A user story is the building block connecting product managers and developers. So which templates should you be using and why are they important to your product's process?
Since the rise of the Agile Era, putting the user in the center of the product definition process has become the standard for most companies. User stories are one of the basic building blocks that help us keep the user in mind while defining the product and its features. In this article, we explore the structure of user story templates, ways to organize them, and how to address best practices and implementations for defining your product in a user-centric approach.
User stories: the building blocks of Epics and Themes
To understand user stories and their purpose, we must first define the universe in which they exist. The common practice of grouping your product definitions is this: User stories are grouped into Epics, and Epics are grouped into Themes. Each entity serves its purpose:
User stories: Short, compact descriptions illustrating a user need and desired outcome.
Epics: Larger bodies of work which group related user stories together.
Themes: A unifying idea, helping to categorize and link Epics into broader focus areas.
These closely interrelated elements allow product managers and the organization at large to clearly identify, group, and manage product features efficiently and effectively. And it all starts with the humble user story.
User stories are simplified, non-technical descriptors written from the user perspective, allowing you to define a distinct benefit to a user. A good user story facilitates the dialogue between product managers and engineering teams by setting the stage for what’s to come and by encouraging direct collaboration between stakeholders. In order to efficiently communicate product improvements, cross-functional teams have to be on the same page when it comes to understanding the motivation behind pursuing a particular feature. Framing user stories using concise, simple language allows everyone involved to focus on the intention of the feature creation and keep the spotlight on solving problems for real users.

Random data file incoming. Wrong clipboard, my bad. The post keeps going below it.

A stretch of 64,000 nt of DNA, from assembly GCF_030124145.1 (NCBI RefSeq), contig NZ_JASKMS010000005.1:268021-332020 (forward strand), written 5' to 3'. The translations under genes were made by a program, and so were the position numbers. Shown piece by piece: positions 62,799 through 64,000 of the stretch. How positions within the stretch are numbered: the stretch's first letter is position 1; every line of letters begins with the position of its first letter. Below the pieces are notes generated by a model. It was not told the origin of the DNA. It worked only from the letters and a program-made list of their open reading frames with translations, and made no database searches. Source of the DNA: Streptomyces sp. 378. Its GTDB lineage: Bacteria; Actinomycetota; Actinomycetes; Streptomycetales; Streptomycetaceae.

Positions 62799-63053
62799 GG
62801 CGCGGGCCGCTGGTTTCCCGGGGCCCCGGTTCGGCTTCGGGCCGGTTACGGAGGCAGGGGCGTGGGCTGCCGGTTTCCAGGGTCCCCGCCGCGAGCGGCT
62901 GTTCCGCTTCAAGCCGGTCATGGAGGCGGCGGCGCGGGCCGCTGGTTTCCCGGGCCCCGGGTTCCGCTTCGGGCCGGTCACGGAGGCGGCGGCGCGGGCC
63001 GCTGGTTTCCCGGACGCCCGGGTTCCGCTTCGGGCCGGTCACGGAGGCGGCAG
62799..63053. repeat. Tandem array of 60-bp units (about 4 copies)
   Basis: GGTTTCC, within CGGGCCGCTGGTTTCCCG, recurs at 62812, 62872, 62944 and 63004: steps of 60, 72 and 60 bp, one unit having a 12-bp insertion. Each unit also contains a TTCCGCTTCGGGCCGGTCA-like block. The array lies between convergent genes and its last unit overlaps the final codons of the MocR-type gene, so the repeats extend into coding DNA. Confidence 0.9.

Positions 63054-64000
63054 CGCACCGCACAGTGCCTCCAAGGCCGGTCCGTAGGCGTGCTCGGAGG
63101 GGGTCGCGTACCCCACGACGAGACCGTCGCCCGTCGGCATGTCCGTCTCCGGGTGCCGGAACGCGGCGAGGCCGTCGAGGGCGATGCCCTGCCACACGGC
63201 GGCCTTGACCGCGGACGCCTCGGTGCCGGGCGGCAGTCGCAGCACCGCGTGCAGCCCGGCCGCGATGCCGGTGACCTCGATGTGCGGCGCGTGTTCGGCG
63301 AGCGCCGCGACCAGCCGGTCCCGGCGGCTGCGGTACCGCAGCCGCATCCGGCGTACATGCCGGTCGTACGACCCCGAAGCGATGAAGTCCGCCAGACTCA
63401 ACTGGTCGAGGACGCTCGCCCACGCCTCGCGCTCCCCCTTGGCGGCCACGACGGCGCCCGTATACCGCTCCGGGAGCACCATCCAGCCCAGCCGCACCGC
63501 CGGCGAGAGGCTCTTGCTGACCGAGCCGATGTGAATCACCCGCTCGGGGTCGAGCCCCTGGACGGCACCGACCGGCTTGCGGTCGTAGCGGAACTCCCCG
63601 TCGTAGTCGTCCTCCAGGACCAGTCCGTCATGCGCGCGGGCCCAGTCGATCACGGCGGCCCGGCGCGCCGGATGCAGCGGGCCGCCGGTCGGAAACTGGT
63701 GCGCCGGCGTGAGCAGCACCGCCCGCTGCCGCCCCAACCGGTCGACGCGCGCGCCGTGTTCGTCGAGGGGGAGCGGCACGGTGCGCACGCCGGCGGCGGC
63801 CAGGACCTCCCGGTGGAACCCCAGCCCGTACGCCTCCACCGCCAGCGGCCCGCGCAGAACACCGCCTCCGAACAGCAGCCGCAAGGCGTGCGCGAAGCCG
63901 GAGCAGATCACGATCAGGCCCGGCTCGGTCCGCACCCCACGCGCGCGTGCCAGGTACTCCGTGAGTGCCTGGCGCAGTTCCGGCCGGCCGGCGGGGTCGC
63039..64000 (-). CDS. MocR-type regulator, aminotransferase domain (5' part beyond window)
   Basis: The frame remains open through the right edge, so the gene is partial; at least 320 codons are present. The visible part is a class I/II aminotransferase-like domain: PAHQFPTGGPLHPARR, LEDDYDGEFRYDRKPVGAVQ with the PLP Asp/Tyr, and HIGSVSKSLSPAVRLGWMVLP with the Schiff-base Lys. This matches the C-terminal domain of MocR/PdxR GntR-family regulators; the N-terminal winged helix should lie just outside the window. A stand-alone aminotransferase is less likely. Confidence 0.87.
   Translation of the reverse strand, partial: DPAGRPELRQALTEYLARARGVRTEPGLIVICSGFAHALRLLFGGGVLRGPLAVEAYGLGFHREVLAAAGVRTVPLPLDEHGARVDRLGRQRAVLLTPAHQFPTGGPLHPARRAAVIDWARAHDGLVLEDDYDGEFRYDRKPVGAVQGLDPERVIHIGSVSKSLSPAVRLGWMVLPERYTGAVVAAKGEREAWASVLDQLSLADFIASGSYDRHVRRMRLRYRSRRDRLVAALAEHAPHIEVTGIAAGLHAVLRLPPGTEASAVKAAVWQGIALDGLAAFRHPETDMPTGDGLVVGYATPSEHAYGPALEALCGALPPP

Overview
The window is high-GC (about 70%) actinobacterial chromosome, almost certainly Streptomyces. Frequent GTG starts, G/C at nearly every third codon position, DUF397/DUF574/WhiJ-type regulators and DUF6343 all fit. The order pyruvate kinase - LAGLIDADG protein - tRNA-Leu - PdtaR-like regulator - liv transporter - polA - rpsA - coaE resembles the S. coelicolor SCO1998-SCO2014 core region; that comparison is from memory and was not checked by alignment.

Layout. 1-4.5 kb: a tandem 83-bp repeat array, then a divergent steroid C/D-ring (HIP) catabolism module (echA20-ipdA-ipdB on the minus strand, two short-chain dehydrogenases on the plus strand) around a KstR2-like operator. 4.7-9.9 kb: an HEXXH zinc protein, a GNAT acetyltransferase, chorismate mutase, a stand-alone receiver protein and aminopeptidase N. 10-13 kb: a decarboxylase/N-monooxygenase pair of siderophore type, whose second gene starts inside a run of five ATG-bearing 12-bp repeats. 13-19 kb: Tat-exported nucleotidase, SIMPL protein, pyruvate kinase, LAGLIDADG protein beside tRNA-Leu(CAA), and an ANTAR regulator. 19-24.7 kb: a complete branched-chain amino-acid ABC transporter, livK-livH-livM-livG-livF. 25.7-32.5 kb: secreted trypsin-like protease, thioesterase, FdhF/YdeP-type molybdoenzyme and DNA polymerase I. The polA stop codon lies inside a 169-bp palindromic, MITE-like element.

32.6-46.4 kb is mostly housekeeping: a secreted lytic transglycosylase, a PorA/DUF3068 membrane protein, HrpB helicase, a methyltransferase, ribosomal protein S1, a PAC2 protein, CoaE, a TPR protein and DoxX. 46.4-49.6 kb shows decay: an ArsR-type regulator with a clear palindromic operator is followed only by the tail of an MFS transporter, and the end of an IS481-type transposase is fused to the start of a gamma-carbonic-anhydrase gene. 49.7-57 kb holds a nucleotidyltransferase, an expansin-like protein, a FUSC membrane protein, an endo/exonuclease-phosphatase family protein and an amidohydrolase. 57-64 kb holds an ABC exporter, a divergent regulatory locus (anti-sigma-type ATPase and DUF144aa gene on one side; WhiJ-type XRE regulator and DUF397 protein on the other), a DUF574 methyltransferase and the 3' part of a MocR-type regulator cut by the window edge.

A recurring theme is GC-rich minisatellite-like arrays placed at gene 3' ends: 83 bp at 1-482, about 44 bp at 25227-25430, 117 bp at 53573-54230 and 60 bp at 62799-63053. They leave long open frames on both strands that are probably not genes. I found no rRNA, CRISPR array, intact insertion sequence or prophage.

One of the most common methods of building a user story follows this simple structure:
Here are a few examples of what a typical user story looks like using the formula above:
- “As a college student, I would like to see the total price of my cart as I add items, so I can stick to my budget” – This user story will likely result in a dynamic cart summary near the shopping cart icon
- “As a busy manager, I would like to see the social updates from my family and close friends first, so I can spend my time efficiently – This user story will prioritize the news feed into relevant segments
- “As a frequent traveler, I would like to get my flight details added to my calendar so that I can easily plan ahead” – This user story will add a feature of automatically syncing booking info with the calendar.
But the truth of it is, like most things in life, user stories don’t come in only one shape– variations of the classic user story have long been in use by product managers, and they all have a place at the table, depending on what you’re trying to achieve and communicate.
Best practices for creating and implementing user stories into your product definition